An act of assault could lead to two types of cases: a civil liability case and a criminal assault case.

Civil cases are brought by one or more parties against another party or parties. Generally, people sue in civil court because they suffered damages caused by another party – in this case, damages caused by the assault. The goal of most civil suits is to win compensation from the other party.

On the other hand, the state brings criminal cases when someone allegedly violated a criminal statute. The government charges people with crimes and, if found guilty, punishes them accordingly.

Criminal trials differ from civil trials in several ways, the biggest being that they have a higher standard of proof. In a criminal trial, a guilty verdict requires that the members of the jury believe beyond a reasonable doubt that the accused committed the crime in question. By contrast, in a civil trial, the accused can be liable with a simple preponderance of the evidence, meaning the jury feels it is more likely than not that the accused is responsible.

How Does a Criminal Assault Case Work?

Criminal assault cases are brought by the state, not by the injured party. Generally, after an assault occurs, the victim reports the incident to the police. The police then investigate. If they find evidence that the assault indeed occurred, they arrest the suspect and charge them with assault.

Next, the state reviews the evidence from the police and determines if enough evidence exists to bring formal charges in court. If so, the state formally charges the suspect with assault. The defendant may then face a trial in front of a jury, which will decide on the defendant’s guilt. If guilty, the defendant may face jail time or other penalties.

How Does a Civil Assault Case Work?

A victim of assault may choose to bring an intentional tort action against the defendant who committed the assault. But the victim may choose to file a negligent tort action against other parties who contributed to the assault. For example, a victim may sue the property owner on which the assault occurred by alleging negligent security contributed to the assault.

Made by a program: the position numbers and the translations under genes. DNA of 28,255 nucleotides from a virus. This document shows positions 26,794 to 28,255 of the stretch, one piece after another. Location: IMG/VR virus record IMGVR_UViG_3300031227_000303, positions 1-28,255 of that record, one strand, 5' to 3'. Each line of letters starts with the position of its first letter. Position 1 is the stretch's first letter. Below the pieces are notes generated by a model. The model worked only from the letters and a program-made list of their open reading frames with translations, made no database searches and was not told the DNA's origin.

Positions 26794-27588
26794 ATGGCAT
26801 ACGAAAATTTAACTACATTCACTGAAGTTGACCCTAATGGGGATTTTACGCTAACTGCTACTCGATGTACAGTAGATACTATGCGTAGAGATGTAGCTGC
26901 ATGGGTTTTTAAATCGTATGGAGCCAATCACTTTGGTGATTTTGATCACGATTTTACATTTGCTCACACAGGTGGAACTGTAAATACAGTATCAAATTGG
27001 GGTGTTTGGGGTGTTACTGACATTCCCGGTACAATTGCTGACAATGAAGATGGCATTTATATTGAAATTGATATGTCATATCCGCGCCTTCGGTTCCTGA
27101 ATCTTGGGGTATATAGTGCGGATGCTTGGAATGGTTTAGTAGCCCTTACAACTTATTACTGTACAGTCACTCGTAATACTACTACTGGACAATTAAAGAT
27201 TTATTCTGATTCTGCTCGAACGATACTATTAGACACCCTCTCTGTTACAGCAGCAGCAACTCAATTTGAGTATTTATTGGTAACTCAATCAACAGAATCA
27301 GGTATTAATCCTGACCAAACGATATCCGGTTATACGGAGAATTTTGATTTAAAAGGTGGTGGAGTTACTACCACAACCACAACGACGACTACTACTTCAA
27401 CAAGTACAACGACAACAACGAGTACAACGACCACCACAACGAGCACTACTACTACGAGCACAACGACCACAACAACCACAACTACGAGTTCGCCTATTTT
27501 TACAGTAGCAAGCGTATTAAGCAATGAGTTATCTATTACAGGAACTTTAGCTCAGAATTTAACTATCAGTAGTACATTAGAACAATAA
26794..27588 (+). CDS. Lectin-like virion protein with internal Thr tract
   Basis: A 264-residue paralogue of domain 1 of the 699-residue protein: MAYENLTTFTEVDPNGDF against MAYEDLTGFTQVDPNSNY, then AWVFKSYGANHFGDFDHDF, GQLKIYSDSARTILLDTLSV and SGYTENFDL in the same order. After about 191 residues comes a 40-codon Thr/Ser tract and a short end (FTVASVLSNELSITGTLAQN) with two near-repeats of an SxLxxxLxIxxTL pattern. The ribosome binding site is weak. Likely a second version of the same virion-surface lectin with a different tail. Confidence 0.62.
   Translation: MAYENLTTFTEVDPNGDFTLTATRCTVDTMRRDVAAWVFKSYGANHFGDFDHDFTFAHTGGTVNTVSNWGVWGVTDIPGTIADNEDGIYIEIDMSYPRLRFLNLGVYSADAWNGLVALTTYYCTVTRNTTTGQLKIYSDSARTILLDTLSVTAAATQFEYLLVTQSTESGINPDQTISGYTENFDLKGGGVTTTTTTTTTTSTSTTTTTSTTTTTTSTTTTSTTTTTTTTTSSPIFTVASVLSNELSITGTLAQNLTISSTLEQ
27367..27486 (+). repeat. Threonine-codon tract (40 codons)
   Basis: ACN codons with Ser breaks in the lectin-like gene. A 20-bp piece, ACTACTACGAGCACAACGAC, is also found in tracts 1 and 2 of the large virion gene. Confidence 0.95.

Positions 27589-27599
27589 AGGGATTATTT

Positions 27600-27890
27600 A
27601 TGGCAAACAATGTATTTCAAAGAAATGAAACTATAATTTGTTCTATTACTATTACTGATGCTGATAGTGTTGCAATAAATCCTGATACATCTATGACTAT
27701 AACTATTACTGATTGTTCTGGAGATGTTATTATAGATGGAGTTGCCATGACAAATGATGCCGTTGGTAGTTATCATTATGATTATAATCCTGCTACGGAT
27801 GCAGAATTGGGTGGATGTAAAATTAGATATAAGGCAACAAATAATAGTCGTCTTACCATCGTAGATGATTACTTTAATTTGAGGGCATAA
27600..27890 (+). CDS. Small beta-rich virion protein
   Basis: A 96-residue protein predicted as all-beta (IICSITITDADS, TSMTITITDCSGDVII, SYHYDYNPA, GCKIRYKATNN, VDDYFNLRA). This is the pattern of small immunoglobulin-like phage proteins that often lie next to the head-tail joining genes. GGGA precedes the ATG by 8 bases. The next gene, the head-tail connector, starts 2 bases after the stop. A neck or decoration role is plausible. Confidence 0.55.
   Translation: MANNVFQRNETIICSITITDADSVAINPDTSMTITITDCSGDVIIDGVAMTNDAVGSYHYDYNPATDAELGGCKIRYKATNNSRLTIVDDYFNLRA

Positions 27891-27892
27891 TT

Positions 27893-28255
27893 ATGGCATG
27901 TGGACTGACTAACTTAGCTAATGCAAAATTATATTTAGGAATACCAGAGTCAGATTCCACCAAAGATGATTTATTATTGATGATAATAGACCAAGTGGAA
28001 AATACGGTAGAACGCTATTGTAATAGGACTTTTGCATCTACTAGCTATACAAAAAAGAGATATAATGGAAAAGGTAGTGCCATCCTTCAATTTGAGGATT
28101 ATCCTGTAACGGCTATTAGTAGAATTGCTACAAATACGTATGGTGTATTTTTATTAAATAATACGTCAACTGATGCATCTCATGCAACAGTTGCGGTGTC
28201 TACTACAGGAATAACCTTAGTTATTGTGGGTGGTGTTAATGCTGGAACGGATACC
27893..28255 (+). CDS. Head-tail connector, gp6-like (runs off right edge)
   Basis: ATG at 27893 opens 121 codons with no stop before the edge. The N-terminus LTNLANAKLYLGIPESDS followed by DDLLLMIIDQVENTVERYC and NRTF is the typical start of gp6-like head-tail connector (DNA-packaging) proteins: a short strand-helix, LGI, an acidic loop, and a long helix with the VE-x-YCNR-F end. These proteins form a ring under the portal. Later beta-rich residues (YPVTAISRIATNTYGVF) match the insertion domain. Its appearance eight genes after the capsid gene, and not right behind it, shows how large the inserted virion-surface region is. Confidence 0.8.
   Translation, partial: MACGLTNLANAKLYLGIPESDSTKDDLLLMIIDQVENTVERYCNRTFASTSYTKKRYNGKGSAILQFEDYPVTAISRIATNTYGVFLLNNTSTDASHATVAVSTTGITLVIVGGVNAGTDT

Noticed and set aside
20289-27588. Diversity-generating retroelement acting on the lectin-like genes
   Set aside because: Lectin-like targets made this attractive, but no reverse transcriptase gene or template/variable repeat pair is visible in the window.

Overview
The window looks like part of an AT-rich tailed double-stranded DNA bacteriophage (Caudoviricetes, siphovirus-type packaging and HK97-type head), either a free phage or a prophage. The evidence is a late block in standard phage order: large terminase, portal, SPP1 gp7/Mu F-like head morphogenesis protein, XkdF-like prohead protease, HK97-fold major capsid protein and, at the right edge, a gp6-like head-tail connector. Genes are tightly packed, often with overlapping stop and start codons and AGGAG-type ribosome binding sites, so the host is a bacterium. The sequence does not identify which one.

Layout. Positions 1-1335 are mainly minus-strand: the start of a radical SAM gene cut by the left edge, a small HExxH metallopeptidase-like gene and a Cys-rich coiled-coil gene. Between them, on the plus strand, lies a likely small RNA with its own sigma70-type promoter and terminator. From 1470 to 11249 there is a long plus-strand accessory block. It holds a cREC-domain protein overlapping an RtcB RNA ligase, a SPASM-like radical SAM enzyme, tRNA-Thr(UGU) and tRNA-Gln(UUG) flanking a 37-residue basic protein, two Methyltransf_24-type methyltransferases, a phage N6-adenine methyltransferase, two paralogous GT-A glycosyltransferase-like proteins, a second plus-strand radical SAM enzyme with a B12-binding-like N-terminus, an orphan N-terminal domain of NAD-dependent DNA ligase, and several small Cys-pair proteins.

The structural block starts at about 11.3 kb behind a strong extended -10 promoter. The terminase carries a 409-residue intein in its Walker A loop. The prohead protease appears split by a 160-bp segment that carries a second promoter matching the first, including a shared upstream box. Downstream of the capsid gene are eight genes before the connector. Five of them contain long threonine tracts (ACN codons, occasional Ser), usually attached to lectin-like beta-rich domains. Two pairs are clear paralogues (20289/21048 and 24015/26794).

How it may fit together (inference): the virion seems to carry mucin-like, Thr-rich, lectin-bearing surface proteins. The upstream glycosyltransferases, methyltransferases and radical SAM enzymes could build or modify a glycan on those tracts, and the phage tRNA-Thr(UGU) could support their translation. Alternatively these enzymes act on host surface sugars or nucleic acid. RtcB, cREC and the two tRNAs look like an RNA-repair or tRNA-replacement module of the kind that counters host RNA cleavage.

Insurance companies may be involved in civil cases, especially when suing a property owner for negligent security. A personal injury lawyer can help negotiate a fair settlement, but some civil cases proceed to trial where a jury will decide if the defendant (e.g., the perpetrator of the assault and/or the property owner) is liable. If so, the jury may decide the amount of money the defendant must pay the victim.

Do Criminal and Civil Assault Cases Always Have the Same Outcome?

No, civil and criminal assault cases do not always have the same outcome. A defendant can be acquitted of a criminal charge and then found liable for the same incident in a civil case.

Because of the lesser standard in civil court versus criminal court, it is not uncommon for a defendant to be cleared of criminal charges but still liable in civil court. Civil cases require only a preponderance of the evidence to find the defendant liable, which, essentially amounts to a 50.1 percent chance or greater that the respondent is liable. Criminal cases, on the other hand, require proof beyond a reasonable doubt.

Call 404-842-7838 to Speak With a Lawyer About Your Civil Assault Case

If you are the victim of assault and wish to pursue a civil case against the perpetrator or other liable parties, S. Burke Law would be happy to discuss your case with you. We offer free consultations where we answer all your questions. Call 404-842-7838.